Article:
The point of that balancing act is to not only protect the Client from biting off more than they can chew, but to have something to work with in order to entice the Prosecutor into a favorable agreement.
By Law, a person who has no other convictions of any kind upon their Record can come back to Court, 5 years later, and seek to have this conviction "expunged." This is sometimes seen as both a gift to them, and an incentive to have them make sure that they pay the Restitution within that period, or even sooner.
In large-dollar cases, however, there's no real planning to pay the whole thing back in a few years, or even ever. Sometimes, too much money is gone for a working person to ever repay, and the "victim" just has to sustain some of the loss. Sentence agreements are often the most important part of working out these cases. Recently, I was in the Macomb County Circuit Court on one such case, and the Judge rather matter-of-factly informed the victim that his company would be lucky to ever receive even ¼ of the several hundred thousand dollars taken.
As much as anything else, the County in which a case arises is important. Wayne and Macomb Counties are far better places to face an Embezzlement charge than Oakland County, although that can be said for pretty much any and every Criminal charge imaginable.
So how does a person facing an Embezzlement charge find the right Lawyer?
First, stay local. For a Detroit-area case, stick with a Lawyer in the Tri-County area. My Practice is limited to the Tri-County area. This means I won't take a case outside of Macomb, Oakland or Wayne County. My belief is that any case outside of the Metro-Detroit area is best served by hiring a Lawyer local to the Court handling it.
Second, call around. Use the computer, and read what kind of articles various Lawyers have written explaining things in general, and this kind of case in particular. I'd avoid anyone who, on the one hand, points out how serious the potential consequences of an Embezzlement case is, and, on the other hand, suggests that you should "call now" because they have the expertise, or whatever, to handle such a case. Scare tactics are not the hallmarks of better Representation.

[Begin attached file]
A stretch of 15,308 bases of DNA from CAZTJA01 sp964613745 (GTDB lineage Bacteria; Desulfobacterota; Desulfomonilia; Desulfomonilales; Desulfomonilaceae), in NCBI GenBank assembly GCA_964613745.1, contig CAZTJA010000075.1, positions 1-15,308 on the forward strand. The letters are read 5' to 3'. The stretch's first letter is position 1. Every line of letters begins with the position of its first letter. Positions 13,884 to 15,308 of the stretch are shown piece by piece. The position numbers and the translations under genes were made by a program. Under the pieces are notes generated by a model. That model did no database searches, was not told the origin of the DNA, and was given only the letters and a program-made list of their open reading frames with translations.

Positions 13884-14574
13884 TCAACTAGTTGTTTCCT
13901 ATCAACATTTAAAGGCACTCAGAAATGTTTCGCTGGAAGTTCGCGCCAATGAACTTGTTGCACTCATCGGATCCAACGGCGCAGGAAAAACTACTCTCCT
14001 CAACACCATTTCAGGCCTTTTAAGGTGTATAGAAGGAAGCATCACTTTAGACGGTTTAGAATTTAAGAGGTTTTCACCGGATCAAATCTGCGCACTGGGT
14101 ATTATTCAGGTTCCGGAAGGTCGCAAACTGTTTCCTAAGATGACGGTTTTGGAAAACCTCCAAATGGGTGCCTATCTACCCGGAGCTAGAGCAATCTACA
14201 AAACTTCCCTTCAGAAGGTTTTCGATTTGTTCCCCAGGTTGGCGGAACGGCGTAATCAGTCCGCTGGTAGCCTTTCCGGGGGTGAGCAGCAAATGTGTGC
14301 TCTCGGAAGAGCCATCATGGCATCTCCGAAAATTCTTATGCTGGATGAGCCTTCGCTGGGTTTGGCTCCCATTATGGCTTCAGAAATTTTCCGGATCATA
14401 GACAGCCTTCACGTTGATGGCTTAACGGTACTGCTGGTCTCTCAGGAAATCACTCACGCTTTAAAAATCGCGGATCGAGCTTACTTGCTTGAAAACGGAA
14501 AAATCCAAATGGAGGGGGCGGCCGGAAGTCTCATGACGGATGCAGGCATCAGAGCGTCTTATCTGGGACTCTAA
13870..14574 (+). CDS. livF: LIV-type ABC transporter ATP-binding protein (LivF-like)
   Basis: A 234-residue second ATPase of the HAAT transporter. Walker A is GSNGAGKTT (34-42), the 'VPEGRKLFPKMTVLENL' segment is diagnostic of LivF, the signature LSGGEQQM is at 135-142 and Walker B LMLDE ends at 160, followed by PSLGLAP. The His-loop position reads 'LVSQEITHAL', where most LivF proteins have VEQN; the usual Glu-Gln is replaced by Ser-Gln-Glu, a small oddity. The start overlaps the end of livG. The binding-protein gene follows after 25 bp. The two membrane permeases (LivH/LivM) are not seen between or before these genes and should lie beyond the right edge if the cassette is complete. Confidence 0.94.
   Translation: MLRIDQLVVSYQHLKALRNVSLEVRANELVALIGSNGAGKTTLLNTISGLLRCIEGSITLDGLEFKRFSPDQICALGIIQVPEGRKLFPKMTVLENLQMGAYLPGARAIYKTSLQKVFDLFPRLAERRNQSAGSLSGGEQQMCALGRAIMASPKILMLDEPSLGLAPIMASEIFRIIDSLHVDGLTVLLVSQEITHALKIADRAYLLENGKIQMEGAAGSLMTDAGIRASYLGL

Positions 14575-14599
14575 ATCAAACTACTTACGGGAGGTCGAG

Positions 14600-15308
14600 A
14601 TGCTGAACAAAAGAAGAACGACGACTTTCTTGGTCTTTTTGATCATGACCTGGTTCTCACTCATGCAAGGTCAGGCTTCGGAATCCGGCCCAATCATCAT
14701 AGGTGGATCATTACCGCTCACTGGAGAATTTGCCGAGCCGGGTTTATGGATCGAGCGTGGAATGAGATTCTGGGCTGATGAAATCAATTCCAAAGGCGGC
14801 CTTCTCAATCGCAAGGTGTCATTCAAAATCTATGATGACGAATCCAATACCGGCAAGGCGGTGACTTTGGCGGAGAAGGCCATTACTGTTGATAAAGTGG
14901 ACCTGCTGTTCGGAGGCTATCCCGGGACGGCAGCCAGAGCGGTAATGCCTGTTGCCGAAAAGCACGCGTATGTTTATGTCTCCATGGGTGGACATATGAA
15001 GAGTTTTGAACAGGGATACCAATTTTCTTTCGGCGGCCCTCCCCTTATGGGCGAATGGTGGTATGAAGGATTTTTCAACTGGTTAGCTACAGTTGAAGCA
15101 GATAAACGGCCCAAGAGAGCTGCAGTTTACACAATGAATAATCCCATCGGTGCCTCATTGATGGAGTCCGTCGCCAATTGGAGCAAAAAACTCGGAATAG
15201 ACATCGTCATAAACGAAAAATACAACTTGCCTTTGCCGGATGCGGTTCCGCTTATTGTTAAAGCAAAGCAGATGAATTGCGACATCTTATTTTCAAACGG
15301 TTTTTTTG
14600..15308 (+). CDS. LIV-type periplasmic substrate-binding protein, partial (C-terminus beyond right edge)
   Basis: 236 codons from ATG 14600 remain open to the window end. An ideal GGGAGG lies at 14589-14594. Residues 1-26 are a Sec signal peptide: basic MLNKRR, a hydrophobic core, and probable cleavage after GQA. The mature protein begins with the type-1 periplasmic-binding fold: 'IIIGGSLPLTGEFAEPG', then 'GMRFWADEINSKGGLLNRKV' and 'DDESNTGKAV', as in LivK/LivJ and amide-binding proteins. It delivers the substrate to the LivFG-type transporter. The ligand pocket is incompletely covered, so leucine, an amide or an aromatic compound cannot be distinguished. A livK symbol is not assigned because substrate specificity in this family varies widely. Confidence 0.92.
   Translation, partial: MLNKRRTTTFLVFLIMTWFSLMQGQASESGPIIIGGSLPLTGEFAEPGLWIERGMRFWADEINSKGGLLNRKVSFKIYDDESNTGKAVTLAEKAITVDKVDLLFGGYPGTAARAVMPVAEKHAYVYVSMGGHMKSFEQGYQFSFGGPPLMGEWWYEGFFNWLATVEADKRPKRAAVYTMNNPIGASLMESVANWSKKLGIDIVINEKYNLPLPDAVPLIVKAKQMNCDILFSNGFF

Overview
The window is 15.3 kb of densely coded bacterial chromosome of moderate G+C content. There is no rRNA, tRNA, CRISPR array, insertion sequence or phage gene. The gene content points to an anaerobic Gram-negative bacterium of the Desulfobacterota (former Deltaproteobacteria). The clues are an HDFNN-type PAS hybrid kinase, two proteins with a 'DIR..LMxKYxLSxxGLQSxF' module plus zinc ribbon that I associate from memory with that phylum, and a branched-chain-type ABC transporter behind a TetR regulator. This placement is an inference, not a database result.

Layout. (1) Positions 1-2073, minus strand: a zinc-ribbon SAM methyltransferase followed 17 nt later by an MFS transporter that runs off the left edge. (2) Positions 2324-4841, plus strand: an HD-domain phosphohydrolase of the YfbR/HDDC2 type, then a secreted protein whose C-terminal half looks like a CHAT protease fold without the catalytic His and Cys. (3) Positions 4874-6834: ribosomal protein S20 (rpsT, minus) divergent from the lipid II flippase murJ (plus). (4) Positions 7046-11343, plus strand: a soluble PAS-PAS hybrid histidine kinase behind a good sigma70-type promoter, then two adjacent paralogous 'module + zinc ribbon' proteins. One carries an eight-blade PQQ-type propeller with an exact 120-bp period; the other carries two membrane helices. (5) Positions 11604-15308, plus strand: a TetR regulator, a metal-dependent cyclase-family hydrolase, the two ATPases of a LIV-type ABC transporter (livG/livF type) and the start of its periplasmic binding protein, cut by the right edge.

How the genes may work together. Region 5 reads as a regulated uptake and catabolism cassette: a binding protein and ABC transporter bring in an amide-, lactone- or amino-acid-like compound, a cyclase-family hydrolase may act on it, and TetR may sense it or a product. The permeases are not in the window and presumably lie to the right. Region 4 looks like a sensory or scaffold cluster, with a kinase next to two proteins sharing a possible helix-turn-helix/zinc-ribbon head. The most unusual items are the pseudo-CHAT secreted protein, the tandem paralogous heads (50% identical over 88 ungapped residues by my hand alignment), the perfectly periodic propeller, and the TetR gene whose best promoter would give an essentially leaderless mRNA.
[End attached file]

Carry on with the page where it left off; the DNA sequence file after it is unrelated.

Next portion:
Remember that price is an issue. While no one should get "soaked" for an excessive Fee, putting your future in the hands of the low bidder is an equally bad decision.
And while I kind of cringe at mentioning this, the age and experience of your Lawyer is an important component of the hiring decision. I think I was a great young Lawyer 20 years ago, but I'd be nuts to deny that over 2 decades of experience handling cases in the Macomb, Oakland and Wayne County Court systems hasn't given me an edge. That said, I have to chuckle as I imagine myself writing this same article again 40 years from now and telling the reader that 90 is the new 40, and that youth isn't all its cracked up to be. Still, 20 years in the pros mean that you're prepared for every scenario, and have the experience to back it up.
An Embezzlement charge is scary, and it is serious business. However, if properly handled, it can be made manageable, and, in most cases, any kind of Jail can be avoided.